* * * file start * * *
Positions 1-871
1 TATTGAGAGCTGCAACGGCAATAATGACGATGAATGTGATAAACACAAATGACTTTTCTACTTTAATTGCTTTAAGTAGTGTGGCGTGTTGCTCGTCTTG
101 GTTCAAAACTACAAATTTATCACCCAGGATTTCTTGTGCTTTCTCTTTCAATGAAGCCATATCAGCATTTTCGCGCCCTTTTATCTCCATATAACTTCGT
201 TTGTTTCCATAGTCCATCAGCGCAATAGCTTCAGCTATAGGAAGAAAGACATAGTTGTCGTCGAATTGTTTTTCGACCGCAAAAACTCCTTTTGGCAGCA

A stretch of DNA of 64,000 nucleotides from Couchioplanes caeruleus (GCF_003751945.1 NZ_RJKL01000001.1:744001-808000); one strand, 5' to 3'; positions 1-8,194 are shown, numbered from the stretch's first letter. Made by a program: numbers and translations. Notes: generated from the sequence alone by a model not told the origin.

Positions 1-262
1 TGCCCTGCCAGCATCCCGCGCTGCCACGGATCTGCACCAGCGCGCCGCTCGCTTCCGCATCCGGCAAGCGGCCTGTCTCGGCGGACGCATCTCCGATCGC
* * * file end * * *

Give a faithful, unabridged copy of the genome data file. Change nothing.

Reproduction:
Positions 1-871
1 TATTGAGAGCTGCAACGGCAATAATGACGATGAATGTGATAAACACAAATGACTTTTCTACTTTAATTGCTTTAAGTAGTGTGGCGTGTTGCTCGTCTTG
101 GTTCAAAACTACAAATTTATCACCCAGGATTTCTTGTGCTTTCTCTTTCAATGAAGCCATATCAGCATTTTCGCGCCCTTTTATCTCCATATAACTTCGT
201 TTGTTTCCATAGTCCATCAGCGCAATAGCTTCAGCTATAGGAAGAAAGACATAGTTGTCGTCGAATTGTTTTTCGACCGCAAAAACTCCTTTTGGCAGCA

A stretch of DNA of 64,000 nucleotides from Couchioplanes caeruleus (GCF_003751945.1 NZ_RJKL01000001.1:744001-808000); one strand, 5' to 3'; positions 1-8,194 are shown, numbered from the stretch's first letter. Made by a program: numbers and translations. Notes: generated from the sequence alone by a model not told the origin.

Positions 1-262
1 TGCCCTGCCAGCATCCCGCGCTGCCACGGATCTGCACCAGCGCGCCGCTCGCTTCCGCATCCGGCAAGCGGCCTGTCTCGGCGGACGCATCTCCGATCGC